Recently, in March Madness , I reflected on the practice SBA for English that we administered at my high school, and admittedly was in a frustrated place. My students who will test this year: my junior AP Language and Composition students. What if they “fail”? How will their “failure” reflect on my professional choices and practices regarding their learning? Will I be deemed incompetent? Will I be allowed to continue teaching the courses I have worked so hard to develop or will I be replaced with someone who might give a better test score on this one test? Will I be publicly shamed and called to account for what will ultimately be labeled as my failure? Have I done everything I possibly can to ensure their success and more importantly their learning of the skills necessary to go on and be successful in life? I was ready to throw up my hands.
Flight is not an option. So, I settled on scoring and reflecting. I found that all of my students, according to the practice test, were either at or near standard, or exceeding standard in every claim category. Every one of my students received a 3 or 4 for their overall achievement level (Disclaimer: I teach 1 section of AP Language and Composition to 20 juniors; the rest of the time I work with seniors). As I looked at their scale scores, the level indicators for the claim categories, and what I knew regarding the responses I had scored, I was a whirlwind of thoughts and emotions. I’m still not completely sure what all of that information means. I was relieved at the end report, but wasn’t sure about why. What does all of that information really mean in the context of the larger picture?
I have to live with the fear and get focused on what I have learned from the process and how it can make a positive impact on future action: both my own and my colleagues’. I came to realize that my students are better prepared than I had thought. They are aware of what they will see when they sit down to test. I know where my kids are on this “new” scale. I have an idea of what goes into scoring and I have an idea of what the test asks. Most importantly I see our building-wide focus on literacy across the content areas is paying off. In the end, our focus on the standards and our focus on creating authentic, quality learning experiences is what will benefit our kids the most in their lives. That is the message I choose to take to my colleagues. Keep doing it!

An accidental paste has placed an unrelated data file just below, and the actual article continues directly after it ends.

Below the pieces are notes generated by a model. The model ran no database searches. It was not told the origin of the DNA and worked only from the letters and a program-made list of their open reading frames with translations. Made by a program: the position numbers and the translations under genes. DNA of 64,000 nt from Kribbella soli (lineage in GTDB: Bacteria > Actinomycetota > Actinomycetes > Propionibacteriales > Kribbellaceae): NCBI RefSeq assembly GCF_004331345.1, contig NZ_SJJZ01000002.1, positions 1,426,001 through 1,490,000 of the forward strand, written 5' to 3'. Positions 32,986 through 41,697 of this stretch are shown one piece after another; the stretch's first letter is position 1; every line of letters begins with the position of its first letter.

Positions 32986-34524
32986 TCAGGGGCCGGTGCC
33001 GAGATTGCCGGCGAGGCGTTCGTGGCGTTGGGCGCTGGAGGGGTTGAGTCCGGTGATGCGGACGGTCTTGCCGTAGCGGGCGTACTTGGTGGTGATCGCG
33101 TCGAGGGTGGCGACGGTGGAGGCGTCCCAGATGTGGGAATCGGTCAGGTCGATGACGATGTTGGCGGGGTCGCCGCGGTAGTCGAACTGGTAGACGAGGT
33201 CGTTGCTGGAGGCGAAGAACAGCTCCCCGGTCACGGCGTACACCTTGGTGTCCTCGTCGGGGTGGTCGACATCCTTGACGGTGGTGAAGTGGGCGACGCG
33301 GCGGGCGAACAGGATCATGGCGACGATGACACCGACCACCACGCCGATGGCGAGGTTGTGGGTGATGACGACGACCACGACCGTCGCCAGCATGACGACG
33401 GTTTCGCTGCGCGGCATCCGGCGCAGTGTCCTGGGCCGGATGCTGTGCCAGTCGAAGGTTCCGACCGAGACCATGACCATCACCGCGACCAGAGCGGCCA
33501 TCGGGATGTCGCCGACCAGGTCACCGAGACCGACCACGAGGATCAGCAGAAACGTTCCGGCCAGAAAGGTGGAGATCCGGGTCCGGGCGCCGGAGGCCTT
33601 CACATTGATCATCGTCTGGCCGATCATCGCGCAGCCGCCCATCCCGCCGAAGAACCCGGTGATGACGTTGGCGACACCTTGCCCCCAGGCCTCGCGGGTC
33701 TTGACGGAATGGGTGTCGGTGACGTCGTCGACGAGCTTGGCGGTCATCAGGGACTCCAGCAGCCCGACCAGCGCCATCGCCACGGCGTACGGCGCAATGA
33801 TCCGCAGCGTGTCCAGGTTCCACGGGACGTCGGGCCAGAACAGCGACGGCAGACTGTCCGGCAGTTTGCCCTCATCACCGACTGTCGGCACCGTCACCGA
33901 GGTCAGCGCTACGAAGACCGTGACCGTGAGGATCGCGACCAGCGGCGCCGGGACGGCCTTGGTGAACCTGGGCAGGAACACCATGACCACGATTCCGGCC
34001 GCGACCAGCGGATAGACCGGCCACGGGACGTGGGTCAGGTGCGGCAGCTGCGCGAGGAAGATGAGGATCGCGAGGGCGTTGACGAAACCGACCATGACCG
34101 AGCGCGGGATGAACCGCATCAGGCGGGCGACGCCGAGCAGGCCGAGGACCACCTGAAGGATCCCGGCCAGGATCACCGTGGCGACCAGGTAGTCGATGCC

I can see where we get caught up in the fight. However, I feel it’s essential to distinguish between what we value and what we would like to possibly see changed. We value student learning and success. We value student growth and want to see our students succeed this year and every year of their lives. The CCSS are not really anything new: when have we not had standards to guide our teaching and learning? Standards to clarify and communicate what we value? I don’t see something to fight about there. The measurement is new and with new and unknown comes that fear and fight. With new comes the need for reflection and possible revision. Like any good writer, test writers will have to reflect and adjust. Nothing and no one is ever perfect. But the goal for kids is still what it has always been–learning.
So while I don’t have all the answers to the beginning questions I do know this: Flight is not an option. Sometimes we need the fight, but I think I’d rather shift gears…and drive this thing! The standards are a shift in our thinking, a shift in our approach, but not a shift in our end goal. Our goal is still what it has always been: to make sure that every kid, every day, in every class has quality learning experiences that will help them on their way to being college and career ready, or as I like to think of it: life ready. Literacy matters, in fact I truly believe it is the key, and a large part of what the standards are doing is helping kids increase their literacy life skills.
So instead of running away or pitching a fit, let’s get this baby running! The driving force: literacy. Regular practice reading complex texts in all content areas; writing and speaking grounded in evidence from the text; building content knowledge through reading, writing, speaking and listening. The core shifts: creating authentic literacy learning experiences for kids across the curriculum. We know how to do what is best for kids. Thoughtful conversations and deliberate actions will separate out the pieces that reflect what we value from the pieces that get in the way. We can keep making learning better and keep helping kids grow. We are what we value so throw it in gear and keep driving forward!